In the configureCountryPicker(), We’re assigning the items data source for this picker by reading a country list JSON file, also in this function, we’re assigning the event method handler when selected index changed.
    As for the configureSignInButton(), we’re also assigning the event method handler when the button is clicked.
    In getCountries() method, we’re reading the JSON file which can be found in here. To add this JSON file, create a new project folder named Data and right click then add files… and choose the JSON downloaded from the above link. Make sure to mark it as embedded resource afterwards.
    It’s important to mention the server call that we do when users click (tap) on the sign in button, we just call the method from the repository AutherizeAccount found in autheticationRepo initialized in the property at the top.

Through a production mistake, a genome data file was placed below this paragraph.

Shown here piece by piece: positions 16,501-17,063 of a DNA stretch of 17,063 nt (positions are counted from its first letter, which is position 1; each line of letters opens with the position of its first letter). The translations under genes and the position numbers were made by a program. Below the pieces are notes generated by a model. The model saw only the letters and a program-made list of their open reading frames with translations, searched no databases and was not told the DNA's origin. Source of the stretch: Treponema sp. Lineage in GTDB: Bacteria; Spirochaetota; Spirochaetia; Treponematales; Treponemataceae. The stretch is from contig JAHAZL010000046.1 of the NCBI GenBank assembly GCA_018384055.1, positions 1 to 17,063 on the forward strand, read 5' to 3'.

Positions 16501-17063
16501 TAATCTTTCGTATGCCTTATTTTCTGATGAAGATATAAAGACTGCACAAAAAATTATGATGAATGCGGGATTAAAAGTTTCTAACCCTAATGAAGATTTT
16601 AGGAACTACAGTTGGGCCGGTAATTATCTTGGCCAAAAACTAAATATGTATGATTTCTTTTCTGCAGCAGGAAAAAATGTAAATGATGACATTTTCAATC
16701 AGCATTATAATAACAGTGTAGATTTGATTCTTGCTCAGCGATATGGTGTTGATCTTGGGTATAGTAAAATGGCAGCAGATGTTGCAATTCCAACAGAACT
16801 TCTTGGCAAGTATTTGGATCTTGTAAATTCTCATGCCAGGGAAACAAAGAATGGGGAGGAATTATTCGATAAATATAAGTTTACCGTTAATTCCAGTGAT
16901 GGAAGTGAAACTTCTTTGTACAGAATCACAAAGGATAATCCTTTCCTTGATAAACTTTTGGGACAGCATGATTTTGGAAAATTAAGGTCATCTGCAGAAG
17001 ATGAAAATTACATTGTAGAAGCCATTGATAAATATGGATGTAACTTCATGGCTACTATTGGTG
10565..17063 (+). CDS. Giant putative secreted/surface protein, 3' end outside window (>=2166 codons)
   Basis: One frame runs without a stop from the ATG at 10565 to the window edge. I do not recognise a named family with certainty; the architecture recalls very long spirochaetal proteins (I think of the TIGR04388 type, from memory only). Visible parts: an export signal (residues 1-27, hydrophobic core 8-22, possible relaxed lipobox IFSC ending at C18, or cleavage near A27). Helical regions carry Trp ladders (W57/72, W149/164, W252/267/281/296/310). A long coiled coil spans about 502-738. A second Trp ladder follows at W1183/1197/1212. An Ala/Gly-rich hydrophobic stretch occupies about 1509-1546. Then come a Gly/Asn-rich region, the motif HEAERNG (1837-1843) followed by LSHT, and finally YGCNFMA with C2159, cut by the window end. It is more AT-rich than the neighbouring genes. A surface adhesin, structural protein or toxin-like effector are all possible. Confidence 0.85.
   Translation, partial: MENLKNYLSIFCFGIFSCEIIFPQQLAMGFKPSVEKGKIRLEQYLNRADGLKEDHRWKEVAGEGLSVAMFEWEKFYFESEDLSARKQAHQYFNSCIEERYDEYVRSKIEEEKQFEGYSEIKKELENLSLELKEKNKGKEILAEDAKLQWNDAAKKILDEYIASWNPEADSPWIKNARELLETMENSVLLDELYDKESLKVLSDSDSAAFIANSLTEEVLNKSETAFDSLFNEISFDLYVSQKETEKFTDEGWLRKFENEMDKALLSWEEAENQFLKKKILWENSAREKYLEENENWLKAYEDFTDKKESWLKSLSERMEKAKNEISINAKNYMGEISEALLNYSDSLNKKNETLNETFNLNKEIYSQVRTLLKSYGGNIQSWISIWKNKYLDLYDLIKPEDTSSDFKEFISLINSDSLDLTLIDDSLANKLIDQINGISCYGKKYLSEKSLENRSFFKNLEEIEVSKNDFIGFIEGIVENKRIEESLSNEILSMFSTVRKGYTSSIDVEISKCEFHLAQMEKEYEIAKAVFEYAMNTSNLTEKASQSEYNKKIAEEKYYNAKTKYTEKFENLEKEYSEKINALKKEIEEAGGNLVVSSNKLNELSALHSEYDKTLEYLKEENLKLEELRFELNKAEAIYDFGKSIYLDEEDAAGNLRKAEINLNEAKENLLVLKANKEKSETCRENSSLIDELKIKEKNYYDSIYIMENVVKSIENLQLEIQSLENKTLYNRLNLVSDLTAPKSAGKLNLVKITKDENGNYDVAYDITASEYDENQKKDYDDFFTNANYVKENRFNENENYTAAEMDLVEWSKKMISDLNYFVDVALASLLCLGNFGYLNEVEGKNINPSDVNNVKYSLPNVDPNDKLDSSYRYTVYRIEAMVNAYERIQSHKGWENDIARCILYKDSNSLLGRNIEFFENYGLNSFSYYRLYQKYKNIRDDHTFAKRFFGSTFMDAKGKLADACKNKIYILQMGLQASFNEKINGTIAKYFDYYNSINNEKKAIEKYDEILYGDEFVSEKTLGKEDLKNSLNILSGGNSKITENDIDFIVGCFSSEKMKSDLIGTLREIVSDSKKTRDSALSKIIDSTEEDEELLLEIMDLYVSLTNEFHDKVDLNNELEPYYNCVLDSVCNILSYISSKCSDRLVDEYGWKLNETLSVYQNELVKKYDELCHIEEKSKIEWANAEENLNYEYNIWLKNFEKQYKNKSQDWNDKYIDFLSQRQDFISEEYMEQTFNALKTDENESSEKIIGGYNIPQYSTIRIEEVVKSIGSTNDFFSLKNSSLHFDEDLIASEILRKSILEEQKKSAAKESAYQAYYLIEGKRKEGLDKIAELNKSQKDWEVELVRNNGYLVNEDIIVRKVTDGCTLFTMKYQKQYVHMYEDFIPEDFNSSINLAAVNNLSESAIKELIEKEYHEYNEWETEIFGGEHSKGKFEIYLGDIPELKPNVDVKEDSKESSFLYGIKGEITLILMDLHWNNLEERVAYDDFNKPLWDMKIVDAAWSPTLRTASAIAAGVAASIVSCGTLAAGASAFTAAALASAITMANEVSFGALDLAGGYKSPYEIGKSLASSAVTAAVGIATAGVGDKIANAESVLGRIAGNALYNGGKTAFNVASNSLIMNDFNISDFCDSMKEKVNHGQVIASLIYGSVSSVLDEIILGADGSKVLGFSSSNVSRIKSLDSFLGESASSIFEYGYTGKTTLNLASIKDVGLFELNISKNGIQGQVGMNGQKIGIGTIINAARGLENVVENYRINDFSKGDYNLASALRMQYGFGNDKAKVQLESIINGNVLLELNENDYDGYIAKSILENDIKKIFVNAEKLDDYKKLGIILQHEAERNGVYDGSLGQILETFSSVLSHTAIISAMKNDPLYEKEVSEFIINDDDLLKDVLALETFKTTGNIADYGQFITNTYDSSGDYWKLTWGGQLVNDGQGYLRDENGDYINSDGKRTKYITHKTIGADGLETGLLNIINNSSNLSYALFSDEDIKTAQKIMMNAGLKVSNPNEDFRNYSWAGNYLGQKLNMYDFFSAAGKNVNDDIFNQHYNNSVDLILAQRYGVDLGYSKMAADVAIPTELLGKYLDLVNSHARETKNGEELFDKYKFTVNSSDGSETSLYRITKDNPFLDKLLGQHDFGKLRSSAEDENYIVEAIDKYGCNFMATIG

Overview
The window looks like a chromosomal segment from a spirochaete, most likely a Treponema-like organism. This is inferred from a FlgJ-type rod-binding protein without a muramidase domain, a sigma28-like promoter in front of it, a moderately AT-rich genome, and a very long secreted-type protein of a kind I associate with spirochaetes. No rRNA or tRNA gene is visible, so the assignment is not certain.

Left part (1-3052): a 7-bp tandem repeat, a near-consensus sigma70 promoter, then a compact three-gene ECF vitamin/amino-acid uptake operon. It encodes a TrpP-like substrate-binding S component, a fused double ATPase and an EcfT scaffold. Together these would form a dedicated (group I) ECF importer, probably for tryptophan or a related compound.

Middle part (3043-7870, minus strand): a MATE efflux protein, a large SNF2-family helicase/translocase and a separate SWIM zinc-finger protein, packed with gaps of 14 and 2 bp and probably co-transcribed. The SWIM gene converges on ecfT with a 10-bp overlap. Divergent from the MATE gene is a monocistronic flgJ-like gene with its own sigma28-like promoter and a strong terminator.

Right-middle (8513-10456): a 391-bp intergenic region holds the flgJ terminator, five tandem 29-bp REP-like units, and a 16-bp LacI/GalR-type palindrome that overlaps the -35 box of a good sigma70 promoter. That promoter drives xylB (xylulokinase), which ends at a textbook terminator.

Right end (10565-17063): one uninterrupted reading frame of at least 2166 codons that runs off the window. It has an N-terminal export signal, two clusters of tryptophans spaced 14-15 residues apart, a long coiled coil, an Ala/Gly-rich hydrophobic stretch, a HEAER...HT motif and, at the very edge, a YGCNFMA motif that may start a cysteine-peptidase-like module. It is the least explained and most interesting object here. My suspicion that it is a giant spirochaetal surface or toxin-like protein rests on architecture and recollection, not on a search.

Then add a new folder and name it Models, to add a POCO class named CountryCode, just to bind it with the results of reading the JSON file.

    using System;
    namespace ToDo.Models
    {
        public class CountryCode
        {
            public string name { getset; }
            public string dial_code { getset; }
            public string code { getset; }
        }
    }

  2. Verification Page:
    This page is where users enter the verification code received via SMS to be redirected to the To-Do list.
    Add a new ContentPage XAML by right click on the pages folder Add – New File… the XAML form should look like below:

    <?xml version=1.0 encoding=UTF-8?>